Mr. Shina Badaru, Founder/CEO of Technology Times seen in photo speaking at the National Cyber Security Awareness Month Conference (NASCAM) where he called for a presidential amnesty for cybercriminals to enable Nigeria quickly recruit her cyber army
Mr. Shina Badaru, Founder/CEO of Technology Times seen in photo speaking at the National Cyber Security Awareness Month Conference (NASCAM) where he called for a presidential amnesty for cybercriminals to enable Nigeria quickly recruit a standing cyber army

“It’s a very tough call. It might appear a very controversial recommendation to make. It does not in any way represent a national endorsement of criminality. It will just be a practical acknowledgement of the fact that in dealing with cyber criminality, we would have to be practical and we would have to be pragmatic”, Badaru explains underscoring the need for the amnesty.

“Just like the guys who decided to lay down their arms under the amnesty programme, if they are given a particular time frame, it could be done either overtly or covertly. We can quickly build up a fantastic team of cyber security army that Nigeria urgently needs. These guys have been in there, they know where the skeletons are buried”, he further told the cybersecurity conference.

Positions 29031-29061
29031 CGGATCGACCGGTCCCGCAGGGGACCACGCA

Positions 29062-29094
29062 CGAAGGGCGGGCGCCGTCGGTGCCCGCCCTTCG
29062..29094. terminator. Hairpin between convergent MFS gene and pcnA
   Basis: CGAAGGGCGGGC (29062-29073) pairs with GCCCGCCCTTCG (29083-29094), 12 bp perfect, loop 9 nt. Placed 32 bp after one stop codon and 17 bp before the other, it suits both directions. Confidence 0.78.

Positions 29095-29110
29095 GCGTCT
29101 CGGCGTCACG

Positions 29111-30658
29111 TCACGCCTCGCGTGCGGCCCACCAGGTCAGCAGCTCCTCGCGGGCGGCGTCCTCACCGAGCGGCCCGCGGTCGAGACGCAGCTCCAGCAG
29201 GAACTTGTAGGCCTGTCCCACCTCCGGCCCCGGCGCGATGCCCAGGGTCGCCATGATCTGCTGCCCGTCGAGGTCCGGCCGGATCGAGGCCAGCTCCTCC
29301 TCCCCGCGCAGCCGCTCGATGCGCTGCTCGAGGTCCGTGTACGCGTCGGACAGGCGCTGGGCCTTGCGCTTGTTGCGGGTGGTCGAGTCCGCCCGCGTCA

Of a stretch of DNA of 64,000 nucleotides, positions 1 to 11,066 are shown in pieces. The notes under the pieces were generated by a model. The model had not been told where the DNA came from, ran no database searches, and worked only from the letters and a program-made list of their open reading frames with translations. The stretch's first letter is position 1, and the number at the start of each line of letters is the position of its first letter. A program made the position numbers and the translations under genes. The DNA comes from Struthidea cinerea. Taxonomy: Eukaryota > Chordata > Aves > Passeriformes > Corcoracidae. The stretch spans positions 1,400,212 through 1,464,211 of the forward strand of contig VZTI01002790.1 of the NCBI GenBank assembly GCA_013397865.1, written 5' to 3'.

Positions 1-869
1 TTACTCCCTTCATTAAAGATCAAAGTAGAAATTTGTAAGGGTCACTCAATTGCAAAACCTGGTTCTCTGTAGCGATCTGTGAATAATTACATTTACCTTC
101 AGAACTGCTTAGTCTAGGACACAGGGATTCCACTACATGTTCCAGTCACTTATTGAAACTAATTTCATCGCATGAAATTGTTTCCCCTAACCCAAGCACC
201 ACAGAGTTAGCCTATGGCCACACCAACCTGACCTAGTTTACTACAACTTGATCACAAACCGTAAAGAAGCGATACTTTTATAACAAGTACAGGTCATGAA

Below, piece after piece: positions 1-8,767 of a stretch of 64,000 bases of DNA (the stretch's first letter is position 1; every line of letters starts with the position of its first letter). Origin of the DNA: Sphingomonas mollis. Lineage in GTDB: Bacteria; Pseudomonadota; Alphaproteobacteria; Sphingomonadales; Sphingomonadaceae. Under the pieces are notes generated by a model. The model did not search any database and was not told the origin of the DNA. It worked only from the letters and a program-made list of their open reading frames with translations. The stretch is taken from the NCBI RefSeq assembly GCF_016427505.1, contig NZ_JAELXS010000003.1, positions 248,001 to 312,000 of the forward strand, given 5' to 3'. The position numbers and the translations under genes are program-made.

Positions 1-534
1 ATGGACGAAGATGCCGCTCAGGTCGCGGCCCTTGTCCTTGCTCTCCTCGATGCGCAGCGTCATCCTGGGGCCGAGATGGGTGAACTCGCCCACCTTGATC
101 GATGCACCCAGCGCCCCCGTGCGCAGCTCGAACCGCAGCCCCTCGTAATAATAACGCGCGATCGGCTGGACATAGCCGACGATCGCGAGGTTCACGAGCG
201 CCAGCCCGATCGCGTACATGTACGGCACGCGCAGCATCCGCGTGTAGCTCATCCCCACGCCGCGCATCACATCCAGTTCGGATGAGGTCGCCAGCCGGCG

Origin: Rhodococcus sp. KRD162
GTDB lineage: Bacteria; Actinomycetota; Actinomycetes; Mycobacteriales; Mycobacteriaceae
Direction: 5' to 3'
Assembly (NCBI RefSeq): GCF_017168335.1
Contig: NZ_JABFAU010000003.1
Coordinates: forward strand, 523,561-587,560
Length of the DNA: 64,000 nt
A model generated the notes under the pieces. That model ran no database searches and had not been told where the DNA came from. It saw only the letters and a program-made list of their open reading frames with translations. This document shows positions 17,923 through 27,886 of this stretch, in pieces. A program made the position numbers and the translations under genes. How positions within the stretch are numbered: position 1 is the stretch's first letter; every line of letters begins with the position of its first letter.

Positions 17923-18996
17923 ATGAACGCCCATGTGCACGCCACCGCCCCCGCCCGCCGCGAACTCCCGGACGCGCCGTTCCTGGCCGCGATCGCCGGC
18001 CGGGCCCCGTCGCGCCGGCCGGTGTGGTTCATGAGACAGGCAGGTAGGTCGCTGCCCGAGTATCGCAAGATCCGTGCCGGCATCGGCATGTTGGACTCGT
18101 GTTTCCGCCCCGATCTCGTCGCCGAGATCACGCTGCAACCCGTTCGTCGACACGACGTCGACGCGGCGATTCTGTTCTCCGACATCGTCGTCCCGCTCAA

He explained that long before the Nigerian policy makers could make the law against cybercrime, the cybercriminals have already gone far in their activities, and are also moving very fast in doing what they do.

He expressed concern that it took the Federal Government about 11 years before it could come up with the Cybercrime Act since after the recommendation for it in March 2004 by the Presidential Committee on 419 Activities set up by ex-President Olusegun Obasanjo.